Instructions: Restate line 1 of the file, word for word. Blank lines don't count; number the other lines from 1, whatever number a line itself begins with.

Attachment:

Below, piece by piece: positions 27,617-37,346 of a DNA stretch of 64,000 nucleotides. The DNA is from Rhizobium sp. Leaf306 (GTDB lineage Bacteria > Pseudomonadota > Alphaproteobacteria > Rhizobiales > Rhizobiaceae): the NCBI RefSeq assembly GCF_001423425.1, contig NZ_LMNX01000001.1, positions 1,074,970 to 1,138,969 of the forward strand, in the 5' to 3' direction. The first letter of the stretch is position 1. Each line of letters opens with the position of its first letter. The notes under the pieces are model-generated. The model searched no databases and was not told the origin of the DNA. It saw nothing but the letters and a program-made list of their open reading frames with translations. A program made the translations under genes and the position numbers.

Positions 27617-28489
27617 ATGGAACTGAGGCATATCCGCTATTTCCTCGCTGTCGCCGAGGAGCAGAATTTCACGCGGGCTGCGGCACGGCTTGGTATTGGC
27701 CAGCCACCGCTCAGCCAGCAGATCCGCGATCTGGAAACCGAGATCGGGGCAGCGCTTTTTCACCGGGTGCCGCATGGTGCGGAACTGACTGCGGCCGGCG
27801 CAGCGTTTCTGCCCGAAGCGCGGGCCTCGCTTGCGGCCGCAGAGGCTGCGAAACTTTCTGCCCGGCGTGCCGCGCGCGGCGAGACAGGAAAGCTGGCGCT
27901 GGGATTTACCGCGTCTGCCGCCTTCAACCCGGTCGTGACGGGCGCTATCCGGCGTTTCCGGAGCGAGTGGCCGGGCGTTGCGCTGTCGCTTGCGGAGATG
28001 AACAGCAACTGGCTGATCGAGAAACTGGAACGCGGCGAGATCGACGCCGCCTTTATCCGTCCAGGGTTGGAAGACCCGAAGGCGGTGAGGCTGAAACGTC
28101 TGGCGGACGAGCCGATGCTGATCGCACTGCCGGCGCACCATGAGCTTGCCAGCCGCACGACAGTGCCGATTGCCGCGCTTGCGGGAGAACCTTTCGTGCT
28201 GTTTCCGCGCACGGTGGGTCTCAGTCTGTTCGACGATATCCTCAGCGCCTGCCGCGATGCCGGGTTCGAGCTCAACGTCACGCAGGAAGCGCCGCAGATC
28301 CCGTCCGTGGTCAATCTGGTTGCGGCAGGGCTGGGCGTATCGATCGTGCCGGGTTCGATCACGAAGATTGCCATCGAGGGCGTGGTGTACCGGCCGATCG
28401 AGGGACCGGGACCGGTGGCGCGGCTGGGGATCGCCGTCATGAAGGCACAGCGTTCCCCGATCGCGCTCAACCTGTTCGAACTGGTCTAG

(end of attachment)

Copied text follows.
Below, piece by piece: positions 27,617-37,346 of a DNA stretch of 64,000 nucleotides. The DNA is from Rhizobium sp. Leaf306 (GTDB lineage Bacteria > Pseudomonadota > Alphaproteobacteria > Rhizobiales > Rhizobiaceae): the NCBI RefSeq assembly GCF_001423425.1, contig NZ_LMNX01000001.1, positions 1,074,970 to 1,138,969 of the forward strand, in the 5' to 3' direction. The first letter of the stretch is position 1. Each line of letters opens with the position of its first letter. The notes under the pieces are model-generated. The model searched no databases and was not told the origin of the DNA. It saw nothing but the letters and a program-made list of their open reading frames with translations. A program made the translations under genes and the position numbers.